Weight: 55 to 70 pounds (male); 45 to 60 (female).
Availability: Widely available.
A clean-cut, lean, well-balanced hunting dog with an elegantly chiseled head. The muzzle is long, but never pointed. The length of the muzzle should be the same as the length of the skull. Unlike the Pointer, the occipital bone is not very conspicuous nor is there a pronounced stop. The almond-shaped eyes and nose are brown. The eyes have an intelligent, good-humored expression. A large nose is preferred, the larger the better. The broad ears are set high and lie close to the head. The teeth should form a scissors bite. The short, dense sleek coat should be solid liver or liver-and-white, patched, ticked or roan. The only permitted colors are liver and white. The skin should be tight. The tail is customarily docked by 60% (the dog should be able to sit on his tail), and the dewclaws removed. The feet are webbed. The German Shorthaired Pointer is a little smaller than the standard Pointer.
Nineteenth-century German hunters required a dog with a good nose who would point within a reasonable distance for a man hunting on foot. The dog needed to retrieve both fur and feather, from water or land, and also be a fine tracker. The German breeding programs incorporated the Old Spanish Pointer, Hounds of St. Hubert, the Foxhound, other hounds, and eventually, the English Pointer. Today’s German Shorthaired Pointer is the successful result of the German hunters’ efforts. The German Shorthair is a versatile hunter, an all-purpose gun dog capable of high performance in both field and water. He is a fine natural retriever, an excellent companion for a hunter on foot, and he requires little training. The German Shorthaired Pointer is an ideal dog for the weekend hunter who also wishes to own a bright, agreeable family companion and watchdog. Due to the breed’s natural biddability, German Shorthairs are campaigned successfully in the show ring, obedience and tracking trials, field trials and hunting tests.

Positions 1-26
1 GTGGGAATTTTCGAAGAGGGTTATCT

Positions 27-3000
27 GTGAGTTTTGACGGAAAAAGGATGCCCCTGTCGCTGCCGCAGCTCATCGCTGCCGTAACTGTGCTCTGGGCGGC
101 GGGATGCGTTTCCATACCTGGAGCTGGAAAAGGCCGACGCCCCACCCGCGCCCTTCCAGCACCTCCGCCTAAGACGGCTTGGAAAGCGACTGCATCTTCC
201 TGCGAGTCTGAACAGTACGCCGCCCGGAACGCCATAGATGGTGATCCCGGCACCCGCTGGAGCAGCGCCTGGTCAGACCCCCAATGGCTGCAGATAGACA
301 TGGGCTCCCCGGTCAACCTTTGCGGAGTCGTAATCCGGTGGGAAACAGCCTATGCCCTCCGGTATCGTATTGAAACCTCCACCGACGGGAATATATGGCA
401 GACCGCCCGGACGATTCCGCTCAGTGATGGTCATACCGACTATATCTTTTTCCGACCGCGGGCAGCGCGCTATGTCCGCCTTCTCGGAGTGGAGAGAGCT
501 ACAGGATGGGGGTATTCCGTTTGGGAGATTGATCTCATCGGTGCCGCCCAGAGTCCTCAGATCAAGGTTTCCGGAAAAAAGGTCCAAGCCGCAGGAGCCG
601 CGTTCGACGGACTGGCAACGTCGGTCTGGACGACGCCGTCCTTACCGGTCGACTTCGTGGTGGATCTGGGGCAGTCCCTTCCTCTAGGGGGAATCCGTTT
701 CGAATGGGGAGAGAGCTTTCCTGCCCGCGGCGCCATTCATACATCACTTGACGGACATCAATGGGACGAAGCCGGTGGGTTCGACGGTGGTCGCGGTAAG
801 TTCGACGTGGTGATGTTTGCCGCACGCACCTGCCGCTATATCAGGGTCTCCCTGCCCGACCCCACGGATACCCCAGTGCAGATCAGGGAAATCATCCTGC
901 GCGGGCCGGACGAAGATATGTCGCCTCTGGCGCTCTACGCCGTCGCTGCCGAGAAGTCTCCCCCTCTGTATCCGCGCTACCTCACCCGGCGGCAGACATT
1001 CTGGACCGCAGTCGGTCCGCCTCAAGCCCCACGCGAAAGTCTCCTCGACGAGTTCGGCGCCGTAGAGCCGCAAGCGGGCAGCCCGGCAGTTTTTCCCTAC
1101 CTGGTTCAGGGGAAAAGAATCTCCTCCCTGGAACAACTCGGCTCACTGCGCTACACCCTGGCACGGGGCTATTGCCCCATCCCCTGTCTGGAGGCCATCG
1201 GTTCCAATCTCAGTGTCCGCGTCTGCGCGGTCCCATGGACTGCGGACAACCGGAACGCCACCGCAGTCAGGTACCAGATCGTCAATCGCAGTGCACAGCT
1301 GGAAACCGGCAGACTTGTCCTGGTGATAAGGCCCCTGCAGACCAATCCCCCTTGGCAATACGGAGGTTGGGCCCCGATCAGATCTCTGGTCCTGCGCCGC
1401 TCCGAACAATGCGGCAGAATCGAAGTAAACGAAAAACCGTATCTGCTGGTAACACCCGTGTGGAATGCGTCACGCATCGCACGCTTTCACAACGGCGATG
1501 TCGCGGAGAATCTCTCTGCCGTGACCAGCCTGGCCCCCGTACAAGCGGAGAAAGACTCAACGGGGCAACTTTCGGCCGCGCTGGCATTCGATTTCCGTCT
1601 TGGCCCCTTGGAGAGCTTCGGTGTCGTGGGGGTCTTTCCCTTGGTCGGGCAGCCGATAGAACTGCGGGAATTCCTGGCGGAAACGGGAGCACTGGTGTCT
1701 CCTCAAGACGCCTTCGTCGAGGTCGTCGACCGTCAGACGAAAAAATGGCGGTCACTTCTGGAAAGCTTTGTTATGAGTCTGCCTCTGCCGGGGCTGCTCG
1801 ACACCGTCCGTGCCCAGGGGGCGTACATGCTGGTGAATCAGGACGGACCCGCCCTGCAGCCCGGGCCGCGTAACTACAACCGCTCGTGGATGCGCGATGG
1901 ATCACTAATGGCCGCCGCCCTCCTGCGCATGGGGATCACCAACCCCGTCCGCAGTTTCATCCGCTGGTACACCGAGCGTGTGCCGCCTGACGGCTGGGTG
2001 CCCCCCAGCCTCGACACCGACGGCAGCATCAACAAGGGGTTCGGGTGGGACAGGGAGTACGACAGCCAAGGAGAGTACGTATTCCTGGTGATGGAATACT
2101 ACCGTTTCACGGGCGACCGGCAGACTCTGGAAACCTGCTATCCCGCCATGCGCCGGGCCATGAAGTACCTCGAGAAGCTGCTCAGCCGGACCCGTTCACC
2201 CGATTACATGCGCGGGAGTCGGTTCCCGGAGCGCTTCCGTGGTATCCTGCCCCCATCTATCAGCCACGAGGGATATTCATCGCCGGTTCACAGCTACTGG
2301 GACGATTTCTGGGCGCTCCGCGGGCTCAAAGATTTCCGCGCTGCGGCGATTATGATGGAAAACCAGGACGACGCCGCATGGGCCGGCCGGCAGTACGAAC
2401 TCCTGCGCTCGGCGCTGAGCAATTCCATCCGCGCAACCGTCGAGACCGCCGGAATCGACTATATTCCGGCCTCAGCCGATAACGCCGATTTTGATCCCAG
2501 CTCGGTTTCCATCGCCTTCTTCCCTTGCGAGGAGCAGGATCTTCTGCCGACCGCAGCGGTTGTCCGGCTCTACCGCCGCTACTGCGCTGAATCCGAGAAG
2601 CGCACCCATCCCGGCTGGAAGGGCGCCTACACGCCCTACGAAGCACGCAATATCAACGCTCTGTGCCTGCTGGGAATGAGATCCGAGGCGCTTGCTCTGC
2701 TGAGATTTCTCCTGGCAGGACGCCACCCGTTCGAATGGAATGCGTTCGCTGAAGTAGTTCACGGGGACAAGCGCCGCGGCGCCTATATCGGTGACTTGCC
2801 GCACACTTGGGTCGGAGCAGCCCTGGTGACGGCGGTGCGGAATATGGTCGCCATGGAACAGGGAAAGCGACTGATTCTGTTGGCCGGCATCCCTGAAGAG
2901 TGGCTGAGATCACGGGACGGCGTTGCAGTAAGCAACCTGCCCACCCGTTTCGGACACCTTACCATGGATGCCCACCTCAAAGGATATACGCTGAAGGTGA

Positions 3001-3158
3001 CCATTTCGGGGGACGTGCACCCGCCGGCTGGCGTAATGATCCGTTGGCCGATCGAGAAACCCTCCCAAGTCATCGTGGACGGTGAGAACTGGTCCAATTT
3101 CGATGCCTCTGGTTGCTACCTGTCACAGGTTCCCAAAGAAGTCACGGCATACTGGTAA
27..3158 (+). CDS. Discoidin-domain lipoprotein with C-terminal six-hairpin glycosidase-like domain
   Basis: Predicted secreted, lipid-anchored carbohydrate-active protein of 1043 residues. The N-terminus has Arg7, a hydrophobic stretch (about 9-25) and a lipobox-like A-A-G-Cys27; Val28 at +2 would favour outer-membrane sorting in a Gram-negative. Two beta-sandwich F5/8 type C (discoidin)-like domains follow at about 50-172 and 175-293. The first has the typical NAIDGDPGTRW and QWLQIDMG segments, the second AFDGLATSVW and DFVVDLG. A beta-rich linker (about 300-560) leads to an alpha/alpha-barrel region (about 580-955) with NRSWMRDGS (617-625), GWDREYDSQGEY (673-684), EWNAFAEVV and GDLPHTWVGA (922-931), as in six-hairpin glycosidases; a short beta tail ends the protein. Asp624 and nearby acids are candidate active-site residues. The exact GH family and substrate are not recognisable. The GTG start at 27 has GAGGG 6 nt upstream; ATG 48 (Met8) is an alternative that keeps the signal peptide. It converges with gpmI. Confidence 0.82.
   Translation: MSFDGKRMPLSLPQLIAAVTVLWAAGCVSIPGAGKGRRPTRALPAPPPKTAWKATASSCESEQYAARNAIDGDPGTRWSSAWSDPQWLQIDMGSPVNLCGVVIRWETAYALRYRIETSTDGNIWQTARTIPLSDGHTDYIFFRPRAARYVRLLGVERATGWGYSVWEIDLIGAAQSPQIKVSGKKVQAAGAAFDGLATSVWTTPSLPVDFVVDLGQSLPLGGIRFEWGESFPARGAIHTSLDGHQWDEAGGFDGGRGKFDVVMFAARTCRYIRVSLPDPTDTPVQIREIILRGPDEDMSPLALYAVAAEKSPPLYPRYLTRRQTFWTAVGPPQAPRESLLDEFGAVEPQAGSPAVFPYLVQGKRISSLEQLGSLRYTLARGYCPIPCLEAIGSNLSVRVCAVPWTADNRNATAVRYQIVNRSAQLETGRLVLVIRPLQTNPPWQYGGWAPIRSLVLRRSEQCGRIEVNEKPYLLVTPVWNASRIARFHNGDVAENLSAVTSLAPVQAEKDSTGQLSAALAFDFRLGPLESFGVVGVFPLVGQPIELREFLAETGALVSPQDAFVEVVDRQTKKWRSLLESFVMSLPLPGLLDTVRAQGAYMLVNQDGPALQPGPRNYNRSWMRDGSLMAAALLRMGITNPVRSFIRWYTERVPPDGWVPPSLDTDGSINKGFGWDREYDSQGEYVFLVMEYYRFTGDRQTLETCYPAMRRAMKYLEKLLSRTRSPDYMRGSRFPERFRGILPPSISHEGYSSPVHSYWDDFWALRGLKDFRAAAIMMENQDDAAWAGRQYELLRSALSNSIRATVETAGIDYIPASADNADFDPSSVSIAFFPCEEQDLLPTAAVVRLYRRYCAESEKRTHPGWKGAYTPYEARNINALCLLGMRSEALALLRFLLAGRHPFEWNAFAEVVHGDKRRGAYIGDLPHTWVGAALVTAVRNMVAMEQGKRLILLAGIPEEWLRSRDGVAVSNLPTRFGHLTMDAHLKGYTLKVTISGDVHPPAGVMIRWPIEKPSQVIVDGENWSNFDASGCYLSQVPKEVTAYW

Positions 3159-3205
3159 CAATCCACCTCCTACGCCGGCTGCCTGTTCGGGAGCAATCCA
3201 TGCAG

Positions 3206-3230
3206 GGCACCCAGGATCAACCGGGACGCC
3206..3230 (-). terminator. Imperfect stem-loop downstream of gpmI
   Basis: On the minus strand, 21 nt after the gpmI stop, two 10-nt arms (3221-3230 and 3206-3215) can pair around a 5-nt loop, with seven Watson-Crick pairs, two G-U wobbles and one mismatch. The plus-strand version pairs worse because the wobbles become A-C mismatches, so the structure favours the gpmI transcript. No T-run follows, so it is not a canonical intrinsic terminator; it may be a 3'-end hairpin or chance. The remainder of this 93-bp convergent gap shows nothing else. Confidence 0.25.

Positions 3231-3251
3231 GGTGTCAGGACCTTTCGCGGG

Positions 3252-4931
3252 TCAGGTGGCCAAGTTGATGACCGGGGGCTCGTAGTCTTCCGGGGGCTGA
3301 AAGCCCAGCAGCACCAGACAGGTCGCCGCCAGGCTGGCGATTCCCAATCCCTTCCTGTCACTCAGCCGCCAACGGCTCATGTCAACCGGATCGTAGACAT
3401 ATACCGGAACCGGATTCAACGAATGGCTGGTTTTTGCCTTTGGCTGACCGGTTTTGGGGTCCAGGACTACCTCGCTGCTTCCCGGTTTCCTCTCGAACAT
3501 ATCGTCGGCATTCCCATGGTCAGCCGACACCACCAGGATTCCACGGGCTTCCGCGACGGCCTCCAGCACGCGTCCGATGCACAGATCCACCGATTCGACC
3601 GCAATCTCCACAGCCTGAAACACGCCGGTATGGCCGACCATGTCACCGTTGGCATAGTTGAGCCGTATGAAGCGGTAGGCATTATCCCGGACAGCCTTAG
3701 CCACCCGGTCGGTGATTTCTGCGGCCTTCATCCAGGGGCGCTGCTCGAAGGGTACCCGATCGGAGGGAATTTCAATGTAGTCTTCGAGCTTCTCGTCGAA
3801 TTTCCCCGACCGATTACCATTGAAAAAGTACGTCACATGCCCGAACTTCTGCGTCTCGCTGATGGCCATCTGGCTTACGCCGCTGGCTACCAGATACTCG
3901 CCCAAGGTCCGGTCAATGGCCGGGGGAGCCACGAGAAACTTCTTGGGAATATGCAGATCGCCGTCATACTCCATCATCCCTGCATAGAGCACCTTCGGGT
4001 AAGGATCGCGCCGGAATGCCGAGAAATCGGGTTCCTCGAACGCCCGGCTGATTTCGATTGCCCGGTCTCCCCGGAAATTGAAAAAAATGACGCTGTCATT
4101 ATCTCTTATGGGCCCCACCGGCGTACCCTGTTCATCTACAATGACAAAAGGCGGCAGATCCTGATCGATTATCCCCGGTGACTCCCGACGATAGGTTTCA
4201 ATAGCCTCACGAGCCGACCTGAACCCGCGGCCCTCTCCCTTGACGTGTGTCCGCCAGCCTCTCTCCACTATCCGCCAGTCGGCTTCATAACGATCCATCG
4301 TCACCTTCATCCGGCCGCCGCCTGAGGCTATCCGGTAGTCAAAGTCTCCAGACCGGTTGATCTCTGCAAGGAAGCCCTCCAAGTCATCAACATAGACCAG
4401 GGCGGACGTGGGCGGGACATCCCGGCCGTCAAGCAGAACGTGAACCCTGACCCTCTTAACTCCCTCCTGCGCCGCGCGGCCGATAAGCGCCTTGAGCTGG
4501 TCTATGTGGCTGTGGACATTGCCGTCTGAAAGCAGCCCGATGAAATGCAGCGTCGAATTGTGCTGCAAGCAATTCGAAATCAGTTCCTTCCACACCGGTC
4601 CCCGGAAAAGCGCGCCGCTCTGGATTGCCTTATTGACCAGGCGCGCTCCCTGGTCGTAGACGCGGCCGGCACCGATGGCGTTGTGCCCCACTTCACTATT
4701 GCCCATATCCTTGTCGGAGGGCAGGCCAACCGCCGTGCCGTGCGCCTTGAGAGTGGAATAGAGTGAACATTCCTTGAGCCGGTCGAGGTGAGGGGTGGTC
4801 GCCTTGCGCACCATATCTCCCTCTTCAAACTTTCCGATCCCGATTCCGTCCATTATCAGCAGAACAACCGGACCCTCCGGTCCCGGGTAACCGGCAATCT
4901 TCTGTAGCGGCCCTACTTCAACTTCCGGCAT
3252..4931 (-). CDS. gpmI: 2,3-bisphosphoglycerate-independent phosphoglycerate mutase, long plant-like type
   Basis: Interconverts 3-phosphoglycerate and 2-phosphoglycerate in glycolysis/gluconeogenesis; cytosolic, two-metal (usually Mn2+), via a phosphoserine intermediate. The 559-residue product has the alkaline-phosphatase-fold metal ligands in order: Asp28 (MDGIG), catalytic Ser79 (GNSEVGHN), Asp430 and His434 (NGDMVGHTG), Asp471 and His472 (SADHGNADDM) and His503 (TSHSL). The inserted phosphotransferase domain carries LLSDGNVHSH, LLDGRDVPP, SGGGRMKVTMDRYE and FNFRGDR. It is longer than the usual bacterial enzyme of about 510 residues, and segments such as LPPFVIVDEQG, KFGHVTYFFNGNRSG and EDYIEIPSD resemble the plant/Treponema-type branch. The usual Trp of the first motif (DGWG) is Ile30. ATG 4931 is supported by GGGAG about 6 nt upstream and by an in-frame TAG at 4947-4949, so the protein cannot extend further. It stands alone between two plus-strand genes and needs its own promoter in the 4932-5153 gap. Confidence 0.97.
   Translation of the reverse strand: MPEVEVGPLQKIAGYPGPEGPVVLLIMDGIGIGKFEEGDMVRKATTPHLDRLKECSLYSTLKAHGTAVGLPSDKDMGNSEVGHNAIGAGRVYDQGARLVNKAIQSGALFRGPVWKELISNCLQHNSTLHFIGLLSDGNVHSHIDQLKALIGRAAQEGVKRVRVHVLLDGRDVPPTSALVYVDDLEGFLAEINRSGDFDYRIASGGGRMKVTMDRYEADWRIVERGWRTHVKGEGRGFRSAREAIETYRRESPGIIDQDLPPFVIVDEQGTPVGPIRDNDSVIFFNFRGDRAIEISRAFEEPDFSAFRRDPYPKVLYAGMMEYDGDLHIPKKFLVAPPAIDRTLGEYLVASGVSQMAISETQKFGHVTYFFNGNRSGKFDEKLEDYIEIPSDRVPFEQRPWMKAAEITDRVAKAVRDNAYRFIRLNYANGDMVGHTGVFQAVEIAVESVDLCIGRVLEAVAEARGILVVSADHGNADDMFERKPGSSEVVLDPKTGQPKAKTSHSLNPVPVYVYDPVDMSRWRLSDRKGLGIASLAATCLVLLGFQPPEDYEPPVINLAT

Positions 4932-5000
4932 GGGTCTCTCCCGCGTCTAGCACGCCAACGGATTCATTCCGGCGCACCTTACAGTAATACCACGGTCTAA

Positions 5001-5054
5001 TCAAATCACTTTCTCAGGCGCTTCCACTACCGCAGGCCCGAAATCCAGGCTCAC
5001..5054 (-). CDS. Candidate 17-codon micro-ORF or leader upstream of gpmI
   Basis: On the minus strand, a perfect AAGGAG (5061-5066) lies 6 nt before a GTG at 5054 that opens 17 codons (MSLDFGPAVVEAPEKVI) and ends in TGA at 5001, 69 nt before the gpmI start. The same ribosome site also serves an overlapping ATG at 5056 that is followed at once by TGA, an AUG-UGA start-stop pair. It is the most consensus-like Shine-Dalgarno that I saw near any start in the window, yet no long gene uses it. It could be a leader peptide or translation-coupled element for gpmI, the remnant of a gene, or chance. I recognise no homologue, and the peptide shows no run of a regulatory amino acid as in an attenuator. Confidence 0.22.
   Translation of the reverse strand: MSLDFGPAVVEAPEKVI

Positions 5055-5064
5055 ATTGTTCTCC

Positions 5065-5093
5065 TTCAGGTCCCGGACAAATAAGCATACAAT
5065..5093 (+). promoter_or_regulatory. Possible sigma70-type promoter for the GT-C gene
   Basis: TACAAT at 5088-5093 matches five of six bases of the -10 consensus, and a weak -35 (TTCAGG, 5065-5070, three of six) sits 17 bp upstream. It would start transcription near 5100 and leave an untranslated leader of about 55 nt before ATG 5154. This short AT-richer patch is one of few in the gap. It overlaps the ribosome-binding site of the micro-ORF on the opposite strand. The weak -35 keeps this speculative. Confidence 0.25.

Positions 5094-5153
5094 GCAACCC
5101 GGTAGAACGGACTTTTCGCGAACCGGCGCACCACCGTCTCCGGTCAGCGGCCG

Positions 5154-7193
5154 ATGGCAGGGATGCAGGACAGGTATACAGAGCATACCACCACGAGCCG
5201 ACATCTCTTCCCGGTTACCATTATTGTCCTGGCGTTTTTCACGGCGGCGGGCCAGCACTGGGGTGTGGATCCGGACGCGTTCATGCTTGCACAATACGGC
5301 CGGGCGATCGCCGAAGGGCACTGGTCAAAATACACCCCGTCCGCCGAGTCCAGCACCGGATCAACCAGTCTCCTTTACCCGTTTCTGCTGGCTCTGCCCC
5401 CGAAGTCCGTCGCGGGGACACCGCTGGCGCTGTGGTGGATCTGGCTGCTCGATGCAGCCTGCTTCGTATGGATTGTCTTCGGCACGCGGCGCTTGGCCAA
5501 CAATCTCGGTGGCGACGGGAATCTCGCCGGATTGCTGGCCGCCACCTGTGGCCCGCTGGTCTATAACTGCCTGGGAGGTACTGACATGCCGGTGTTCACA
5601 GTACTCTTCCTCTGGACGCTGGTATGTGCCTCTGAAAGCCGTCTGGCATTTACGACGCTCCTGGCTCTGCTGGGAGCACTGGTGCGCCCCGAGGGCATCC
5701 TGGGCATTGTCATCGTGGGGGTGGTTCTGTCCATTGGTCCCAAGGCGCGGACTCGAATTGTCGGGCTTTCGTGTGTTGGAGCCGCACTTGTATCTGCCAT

Beware of hip dysplasia; buy only from OFA certified stock. Needs daily active exercise to be truly happy. Best with an athletic family. A minimum 6 foot high fence is a necessity. Bored Shorthairs can become escape artists.
Hunting, tracking, retrieving, pointing, and watchdog.
Very energetic, smart and willing to please. Cheerful and friendly. Likes children. Loyal and protective. Loves all family members equally, especially if they are carrying the leash, car keys, gun or Frisbee(TM)! Very people oriented and not happy if isolated from the family. If exercised sufficiently once or twice a day, the German Shorthair makes a very agreeable family companion. If left to his own devices for long periods, without exercise or companionship, he can become destructive and nervous. Males tend to be more outgoing and are more aggressive hunters than females. Females tend to be less dominant. Energy levels vary somewhat, as litters bred for high performance field competition may require more activity than the average Shorthair. If raised with other dogs and cats from puppyhood, the German Shorthair does quite well, however, he is a hunting dog by nature.
Children: Best with older, considerate children.
Friendliness: Reserved with strangers.
Trainability: Slightly difficult to train.
Independence: Moderately dependent on people.
Other Pets: Good with other pets if raised with them from puppyhood.
Combativeness: Can be a bit dog-aggressive.
Noise: Likes to bark.
Indoors: Very active indoors.
Owner: Not recommended for novice owners.
Grooming: Regular grooming needed.
Trimming & Stripping: No trimming or stripping needed.
Coat: Short coat.
Shedding: Average shedder.
Docking: The tail is customarily docked.
Exercise: Vigorous daily exercise needed.
Jogging: An excellent jogging companion.
Apartments: Not recommended for apartments.
Outdoor Space: Best with a large yard.
Climate: Does well in most climates.
Longevity: Moderately long lived (12 to 15 years).